With the best hope yet on the horizon for putting an end to the WGA strike, Reuters penned an article yesterday on how long things might take to get the shows back on the air. Yesterday, Shari Anne Brill, Carat USA VP/director of programming, gave us a best case scenario of April as an average for returning shows. Reuters did a bit of breakout by programming type. Highlights:
* Even if the labor dispute were settled by next week, viewers would be unlikely to see original episodes of returning hour-long dramas before early April. The same is true for single-camera comedies such as "The Office" or "Scrubs," which like dramas, are shot more like a film and without live audiences.
* Multi-camera sitcoms like "Two and a Half Men" and "Back to You" take less time to make — three to four weeks from start to finish — and could be on the air before mid-March.
* "The writing process itself tends to take a couple of weeks for a script to be ready to shoot, and that’s just the beginning. Then you have to get it out to directors, scout locations, cast it and build sets," said one studio executive.
Filming a drama generally takes about eight days, with another week and a half needed for editing and other post-production work, he said.
* Not all of the roughly 65 scripted series bumped off prime time by the writers’ strike will come back this year. With dramas and single-camera comedies unlikely to get more than six weeks on the air from the time they return until the end of the broadcast season in late May, network programmers have some tough choices to make.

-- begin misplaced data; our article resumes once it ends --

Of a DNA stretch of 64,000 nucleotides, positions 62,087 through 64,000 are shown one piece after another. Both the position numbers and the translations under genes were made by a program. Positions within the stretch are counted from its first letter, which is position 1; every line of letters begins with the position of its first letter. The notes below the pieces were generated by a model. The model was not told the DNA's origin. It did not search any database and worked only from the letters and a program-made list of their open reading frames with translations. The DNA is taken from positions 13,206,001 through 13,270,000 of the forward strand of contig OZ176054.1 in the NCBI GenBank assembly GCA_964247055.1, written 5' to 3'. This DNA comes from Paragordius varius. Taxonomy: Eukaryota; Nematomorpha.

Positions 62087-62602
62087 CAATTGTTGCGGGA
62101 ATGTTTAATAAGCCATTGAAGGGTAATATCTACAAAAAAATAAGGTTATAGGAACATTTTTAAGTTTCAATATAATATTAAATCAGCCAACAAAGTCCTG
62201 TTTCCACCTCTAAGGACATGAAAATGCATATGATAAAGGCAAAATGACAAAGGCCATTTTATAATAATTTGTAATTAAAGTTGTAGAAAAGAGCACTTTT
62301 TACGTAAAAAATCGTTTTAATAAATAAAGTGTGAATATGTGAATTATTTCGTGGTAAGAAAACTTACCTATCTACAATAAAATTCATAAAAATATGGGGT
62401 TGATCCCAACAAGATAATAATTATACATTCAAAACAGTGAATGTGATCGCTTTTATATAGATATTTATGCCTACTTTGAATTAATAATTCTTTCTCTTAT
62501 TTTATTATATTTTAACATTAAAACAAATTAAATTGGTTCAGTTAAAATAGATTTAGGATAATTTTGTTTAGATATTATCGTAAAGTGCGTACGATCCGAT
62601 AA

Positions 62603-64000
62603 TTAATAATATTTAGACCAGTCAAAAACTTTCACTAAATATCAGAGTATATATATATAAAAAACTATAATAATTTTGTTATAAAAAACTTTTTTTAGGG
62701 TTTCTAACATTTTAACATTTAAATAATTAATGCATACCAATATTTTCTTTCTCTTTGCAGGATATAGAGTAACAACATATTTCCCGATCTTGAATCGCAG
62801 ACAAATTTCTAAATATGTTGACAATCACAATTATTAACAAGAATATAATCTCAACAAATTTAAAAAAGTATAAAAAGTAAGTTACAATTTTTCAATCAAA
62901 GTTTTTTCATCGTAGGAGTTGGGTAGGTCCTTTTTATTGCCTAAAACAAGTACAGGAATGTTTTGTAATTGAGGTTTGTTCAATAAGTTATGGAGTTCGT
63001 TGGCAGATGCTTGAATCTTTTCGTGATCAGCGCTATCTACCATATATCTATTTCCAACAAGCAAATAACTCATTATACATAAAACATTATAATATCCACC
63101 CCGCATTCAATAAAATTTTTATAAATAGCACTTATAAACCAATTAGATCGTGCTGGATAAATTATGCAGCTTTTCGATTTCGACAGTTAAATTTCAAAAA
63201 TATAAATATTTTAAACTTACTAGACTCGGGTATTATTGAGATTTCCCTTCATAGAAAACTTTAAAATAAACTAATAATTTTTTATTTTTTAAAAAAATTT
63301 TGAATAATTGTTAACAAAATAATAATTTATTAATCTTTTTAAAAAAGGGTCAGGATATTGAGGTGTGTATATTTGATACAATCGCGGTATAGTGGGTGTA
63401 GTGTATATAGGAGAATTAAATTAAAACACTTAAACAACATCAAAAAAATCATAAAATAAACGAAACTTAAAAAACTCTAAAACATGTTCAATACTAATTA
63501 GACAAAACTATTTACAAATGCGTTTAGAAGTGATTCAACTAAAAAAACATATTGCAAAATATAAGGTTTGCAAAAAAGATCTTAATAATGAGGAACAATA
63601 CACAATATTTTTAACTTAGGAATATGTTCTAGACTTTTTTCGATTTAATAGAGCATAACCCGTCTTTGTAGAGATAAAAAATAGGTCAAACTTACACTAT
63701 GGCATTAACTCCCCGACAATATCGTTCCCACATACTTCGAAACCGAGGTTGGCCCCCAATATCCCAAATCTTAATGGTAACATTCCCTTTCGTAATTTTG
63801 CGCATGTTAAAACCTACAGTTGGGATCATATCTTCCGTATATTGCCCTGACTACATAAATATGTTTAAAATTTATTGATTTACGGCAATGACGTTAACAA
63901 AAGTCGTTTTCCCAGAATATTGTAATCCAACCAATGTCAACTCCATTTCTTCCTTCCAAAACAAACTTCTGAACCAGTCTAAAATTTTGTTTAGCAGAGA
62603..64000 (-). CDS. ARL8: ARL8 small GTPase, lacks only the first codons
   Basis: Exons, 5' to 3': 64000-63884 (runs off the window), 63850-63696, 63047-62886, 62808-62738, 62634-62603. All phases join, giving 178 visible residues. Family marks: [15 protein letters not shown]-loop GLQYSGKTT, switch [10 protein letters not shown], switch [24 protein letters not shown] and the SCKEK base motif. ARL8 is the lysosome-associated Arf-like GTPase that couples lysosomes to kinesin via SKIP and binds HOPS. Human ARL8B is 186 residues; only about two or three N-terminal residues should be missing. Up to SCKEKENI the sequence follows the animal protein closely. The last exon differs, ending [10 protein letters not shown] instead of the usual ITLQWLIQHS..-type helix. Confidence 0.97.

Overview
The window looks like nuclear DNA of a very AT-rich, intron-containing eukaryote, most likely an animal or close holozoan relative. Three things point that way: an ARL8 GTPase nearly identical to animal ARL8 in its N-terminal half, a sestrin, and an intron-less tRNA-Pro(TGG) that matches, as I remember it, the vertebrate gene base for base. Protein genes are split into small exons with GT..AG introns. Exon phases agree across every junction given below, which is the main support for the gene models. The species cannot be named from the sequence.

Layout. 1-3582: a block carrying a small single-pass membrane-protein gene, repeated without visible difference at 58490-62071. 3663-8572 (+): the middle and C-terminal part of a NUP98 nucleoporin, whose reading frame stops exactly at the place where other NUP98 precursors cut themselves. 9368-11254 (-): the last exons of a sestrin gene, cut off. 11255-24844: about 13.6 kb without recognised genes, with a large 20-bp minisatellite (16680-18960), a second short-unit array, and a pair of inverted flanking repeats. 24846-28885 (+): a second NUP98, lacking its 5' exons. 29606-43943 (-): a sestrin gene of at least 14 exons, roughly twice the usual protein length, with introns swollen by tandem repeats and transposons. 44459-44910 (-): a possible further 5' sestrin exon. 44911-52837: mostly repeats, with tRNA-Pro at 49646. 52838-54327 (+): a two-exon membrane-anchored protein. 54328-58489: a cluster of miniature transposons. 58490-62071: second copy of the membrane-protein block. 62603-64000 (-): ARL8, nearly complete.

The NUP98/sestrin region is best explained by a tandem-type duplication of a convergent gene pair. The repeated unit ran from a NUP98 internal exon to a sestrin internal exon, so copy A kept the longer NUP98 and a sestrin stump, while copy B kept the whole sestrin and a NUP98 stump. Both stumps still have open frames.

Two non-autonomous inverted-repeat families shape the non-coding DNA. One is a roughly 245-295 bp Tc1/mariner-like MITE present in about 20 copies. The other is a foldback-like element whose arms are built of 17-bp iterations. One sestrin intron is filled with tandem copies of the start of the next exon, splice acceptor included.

* Hits like "CSI," "House" and "Grey’s Anatomy," are "no-brainers" to bring back this spring, one network executive told Reuters. Lower-rated shows whose futures already were in doubt will either be placed on hold for possible relaunch in the future or be canceled altogether, in part because networks lack the time to build up marketing campaigns for them.
* Scripted series that come back will share the airwaves with many of the reality TV and game shows that have flooded the networks in recent weeks as strike-proof programming.